...in his little treatise *On the Holy Spirit,* St. Basil the Great provides a list (one would suppose, hardly exhaustive; more indicative) of unwritten (that is, extra-Biblical) traditions which he believes that the Church holds as coming down from the Apostles. Among the items is this:
"Have any saints left for us in writing the words to be used in the invocation over the Eucharistic bread and the cup of blessing? As everyone knows, we are not content in the liturgy to recite the words recorded by St. Paul or the Gospels, but we add other words both before and after, words of great importance for this mystery. We have received these words from unwritten tradition." (par. 66)
It almost sounds as though St. Basil were saying that the very words of the anaphora were something handed on from the Apostles. What leaves me puzzling over that is the well known fact that St. Justin, writing in the second century, expressly declares that the words of the anaphora were extemporized:
"Then we all rise together and pray, and, as we before said, when our prayer is ended, bread and wine and water are brought, and the president in like manner offers prayers and thanksgivings, according to his ability, and the people assent, saying Amen; and there is a distribution to each, and a participation of that over which thanks have been given..." (First Apology, Par. 67)
Granted, there was a general pattern which St. Justin describes:
"There is then brought to the president of the brethren bread and a cup of wine mixed with water; and he taking them, gives praise and glory to the Father of the universe, through the name of the Son and of the Holy Ghost, and offers thanks at considerable length for our being counted worthy to receive these things at His hands. And when he has concluded the prayers and thanksgivings, all the people present express their assent by saying Amen." (First Apology, Par. 65)
So a Trinitarian prayer "at considerable length" but offered "according to his ability." Thus, we would suppose it was not the text of the anaphora which was in some way sacrosanct and held to be apostolic, but I think the only way to interpret St. Justin's description is to recognize that there was a pattern of praying that was regarded as apostolic. And this fits with the fact that St. Basil the Great took in hand to compose such an anaphora - in fact, we have two recensions of his version of this prayer that he describes as coming down from the apostles. And that's just his! We have numerous anaphorae from those early years, many markedly different from each other in detail, but every last one of them, I believe, may be accurately described as praise to the Father for the gift of the Savior and of the holy sacrifice that is His Body and Blood, and quite often prayer for the Holy Spirit to hallow the gifts and grant a worthy reception of them.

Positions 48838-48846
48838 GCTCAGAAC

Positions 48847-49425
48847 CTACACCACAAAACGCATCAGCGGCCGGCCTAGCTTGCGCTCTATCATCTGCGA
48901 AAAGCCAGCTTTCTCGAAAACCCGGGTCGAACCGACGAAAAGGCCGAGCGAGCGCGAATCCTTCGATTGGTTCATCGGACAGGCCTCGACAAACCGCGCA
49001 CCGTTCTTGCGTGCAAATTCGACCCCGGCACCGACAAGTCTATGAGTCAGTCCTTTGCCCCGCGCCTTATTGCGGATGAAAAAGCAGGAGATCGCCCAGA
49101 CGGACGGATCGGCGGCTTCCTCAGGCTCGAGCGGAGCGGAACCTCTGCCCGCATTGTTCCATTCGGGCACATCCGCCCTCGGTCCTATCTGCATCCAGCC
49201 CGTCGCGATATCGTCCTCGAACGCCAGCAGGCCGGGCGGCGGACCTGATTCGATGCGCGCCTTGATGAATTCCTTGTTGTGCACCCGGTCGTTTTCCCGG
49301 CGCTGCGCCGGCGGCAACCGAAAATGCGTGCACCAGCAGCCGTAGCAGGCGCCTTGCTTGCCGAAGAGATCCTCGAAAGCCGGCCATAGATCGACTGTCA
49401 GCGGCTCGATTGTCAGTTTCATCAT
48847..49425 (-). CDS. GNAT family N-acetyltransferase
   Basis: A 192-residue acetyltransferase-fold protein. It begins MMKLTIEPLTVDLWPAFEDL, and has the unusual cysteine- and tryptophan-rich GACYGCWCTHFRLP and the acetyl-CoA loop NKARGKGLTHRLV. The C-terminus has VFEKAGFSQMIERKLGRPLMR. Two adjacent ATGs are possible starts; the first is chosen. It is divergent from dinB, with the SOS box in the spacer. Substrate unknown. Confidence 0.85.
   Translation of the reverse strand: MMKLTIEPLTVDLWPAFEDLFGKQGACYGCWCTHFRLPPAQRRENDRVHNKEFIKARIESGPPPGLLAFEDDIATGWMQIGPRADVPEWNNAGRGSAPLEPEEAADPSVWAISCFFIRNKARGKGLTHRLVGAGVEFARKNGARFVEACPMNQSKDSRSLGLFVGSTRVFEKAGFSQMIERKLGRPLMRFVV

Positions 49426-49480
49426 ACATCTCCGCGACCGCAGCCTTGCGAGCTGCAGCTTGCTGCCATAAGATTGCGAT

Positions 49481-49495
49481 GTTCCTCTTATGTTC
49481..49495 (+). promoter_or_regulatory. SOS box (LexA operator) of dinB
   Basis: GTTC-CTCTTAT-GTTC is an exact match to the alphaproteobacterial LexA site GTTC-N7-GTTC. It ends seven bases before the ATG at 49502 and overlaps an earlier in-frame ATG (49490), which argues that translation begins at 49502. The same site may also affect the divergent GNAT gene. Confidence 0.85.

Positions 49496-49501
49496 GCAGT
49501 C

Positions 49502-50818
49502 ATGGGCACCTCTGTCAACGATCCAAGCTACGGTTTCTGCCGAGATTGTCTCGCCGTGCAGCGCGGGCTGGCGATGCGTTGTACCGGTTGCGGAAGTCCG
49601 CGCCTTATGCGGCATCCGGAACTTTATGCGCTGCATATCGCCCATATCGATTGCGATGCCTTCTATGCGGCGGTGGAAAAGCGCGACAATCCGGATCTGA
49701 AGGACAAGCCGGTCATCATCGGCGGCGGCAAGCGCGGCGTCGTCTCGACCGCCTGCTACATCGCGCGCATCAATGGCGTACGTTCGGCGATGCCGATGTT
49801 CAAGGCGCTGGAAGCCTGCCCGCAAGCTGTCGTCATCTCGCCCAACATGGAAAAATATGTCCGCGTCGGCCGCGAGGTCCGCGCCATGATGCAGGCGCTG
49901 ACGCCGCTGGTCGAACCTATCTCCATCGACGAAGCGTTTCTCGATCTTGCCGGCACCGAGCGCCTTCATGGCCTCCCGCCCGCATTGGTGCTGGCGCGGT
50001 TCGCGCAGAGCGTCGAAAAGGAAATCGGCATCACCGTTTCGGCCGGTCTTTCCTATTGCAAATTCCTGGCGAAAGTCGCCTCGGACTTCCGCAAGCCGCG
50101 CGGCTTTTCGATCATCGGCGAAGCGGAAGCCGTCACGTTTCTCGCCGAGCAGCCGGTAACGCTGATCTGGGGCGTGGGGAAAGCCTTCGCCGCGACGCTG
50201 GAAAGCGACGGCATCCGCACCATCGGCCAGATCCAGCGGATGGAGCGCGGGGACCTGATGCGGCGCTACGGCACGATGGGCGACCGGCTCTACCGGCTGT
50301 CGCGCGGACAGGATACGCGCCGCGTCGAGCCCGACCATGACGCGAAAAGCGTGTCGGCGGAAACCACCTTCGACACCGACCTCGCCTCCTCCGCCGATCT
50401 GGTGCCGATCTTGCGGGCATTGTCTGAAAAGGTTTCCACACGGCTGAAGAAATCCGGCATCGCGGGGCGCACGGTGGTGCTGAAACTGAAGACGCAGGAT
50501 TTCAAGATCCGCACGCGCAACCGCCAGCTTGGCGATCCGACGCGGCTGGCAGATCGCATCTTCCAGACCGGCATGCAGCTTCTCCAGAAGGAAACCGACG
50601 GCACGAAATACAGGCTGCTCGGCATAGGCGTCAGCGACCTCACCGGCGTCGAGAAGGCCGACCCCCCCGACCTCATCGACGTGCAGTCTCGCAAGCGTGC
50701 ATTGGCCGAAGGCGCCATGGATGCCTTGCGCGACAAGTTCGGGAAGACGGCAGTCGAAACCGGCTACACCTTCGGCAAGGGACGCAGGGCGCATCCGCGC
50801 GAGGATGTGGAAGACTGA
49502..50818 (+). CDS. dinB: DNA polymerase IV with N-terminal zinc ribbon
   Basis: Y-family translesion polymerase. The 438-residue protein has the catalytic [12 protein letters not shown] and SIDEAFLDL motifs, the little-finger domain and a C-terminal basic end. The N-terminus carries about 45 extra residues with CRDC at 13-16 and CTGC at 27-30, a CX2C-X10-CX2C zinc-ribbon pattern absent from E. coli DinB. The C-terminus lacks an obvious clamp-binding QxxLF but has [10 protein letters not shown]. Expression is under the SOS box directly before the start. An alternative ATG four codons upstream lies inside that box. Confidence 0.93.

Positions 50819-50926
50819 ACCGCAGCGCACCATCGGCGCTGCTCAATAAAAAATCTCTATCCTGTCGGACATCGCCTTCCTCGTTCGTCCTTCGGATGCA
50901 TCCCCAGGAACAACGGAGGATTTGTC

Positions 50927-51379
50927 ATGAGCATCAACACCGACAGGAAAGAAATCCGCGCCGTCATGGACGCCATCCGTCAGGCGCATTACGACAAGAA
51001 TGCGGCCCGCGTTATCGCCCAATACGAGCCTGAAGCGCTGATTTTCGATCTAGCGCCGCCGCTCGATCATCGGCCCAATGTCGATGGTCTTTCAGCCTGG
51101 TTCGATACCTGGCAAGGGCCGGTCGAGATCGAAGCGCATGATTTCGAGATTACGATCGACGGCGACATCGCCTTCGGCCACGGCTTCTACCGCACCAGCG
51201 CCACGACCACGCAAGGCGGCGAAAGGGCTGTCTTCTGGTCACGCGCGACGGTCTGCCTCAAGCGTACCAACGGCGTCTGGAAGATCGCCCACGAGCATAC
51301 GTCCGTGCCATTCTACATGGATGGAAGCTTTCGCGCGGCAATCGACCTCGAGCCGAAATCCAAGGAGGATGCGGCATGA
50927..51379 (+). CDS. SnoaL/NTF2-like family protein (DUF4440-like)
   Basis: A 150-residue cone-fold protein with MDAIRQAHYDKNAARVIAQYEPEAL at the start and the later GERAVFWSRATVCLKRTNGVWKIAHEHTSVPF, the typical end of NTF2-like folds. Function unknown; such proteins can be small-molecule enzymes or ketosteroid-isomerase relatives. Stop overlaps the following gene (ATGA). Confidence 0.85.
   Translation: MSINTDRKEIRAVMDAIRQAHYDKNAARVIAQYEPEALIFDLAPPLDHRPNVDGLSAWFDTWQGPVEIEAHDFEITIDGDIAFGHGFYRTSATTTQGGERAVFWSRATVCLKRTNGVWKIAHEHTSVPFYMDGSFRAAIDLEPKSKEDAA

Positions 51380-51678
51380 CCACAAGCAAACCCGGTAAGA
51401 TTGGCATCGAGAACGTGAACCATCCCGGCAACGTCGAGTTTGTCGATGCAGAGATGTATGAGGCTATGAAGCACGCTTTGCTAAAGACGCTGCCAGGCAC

Fast forward to the time of the Reformation. Rome cried "foul" when the Lutherans removed the Roman canon from their liturgy, though still leaving praise to the Father and prayers for worthy reception. I find it fascinating how Chemnitz responded to this in his monumental Examen:
"One certain form for these prayers, with fixed words, to which all churches were bound under peril of mortal sin was not prescribed, but there was freedom to use any form so long as it agreed with the faith.... Thus the Greeks had one form for such prayers in the church Dionysius, another in the church of Basil, and yet another in the church of Chrysostom. Among the Latins Ambrose had one form, Isidor another, Gregory still another. And yet when Augustine wanted to lay a question before Gregory, because one custom at Mass was held in the Roman church, another in the Gallican churches, Gregory did not want all churches bound to his form of prayers, but answered: 'In whatsoever church you find what is able to please God more, choose it diligently.' Therefore that they want to compel the churches to recite the papalist canon as something necessary, as though the consecration and Communion could not be done without this canon, is done outside of and contrary to the opinion of antiquity. And our churches are unjustly condemned because in the celebration of the Lord's Supper they, as did the ancients, freely use prayer formulas which are in harmony with the faith and because they accord with the nature of our times and make for the edification of the church, in which nevertheless the essential things are comprehended which were customary in the prayers of the ancients." (II:514,515)
I think Chemnitz reads the history correctly: St. Basil was not implying that there was an apostolic origin to the text of the prayers offered at the Eucharist, but to their pattern, which accords with our faith in being Trinitarian. I'd be quite curious if others have worked through this and have thoughts of their own to offer in this regard?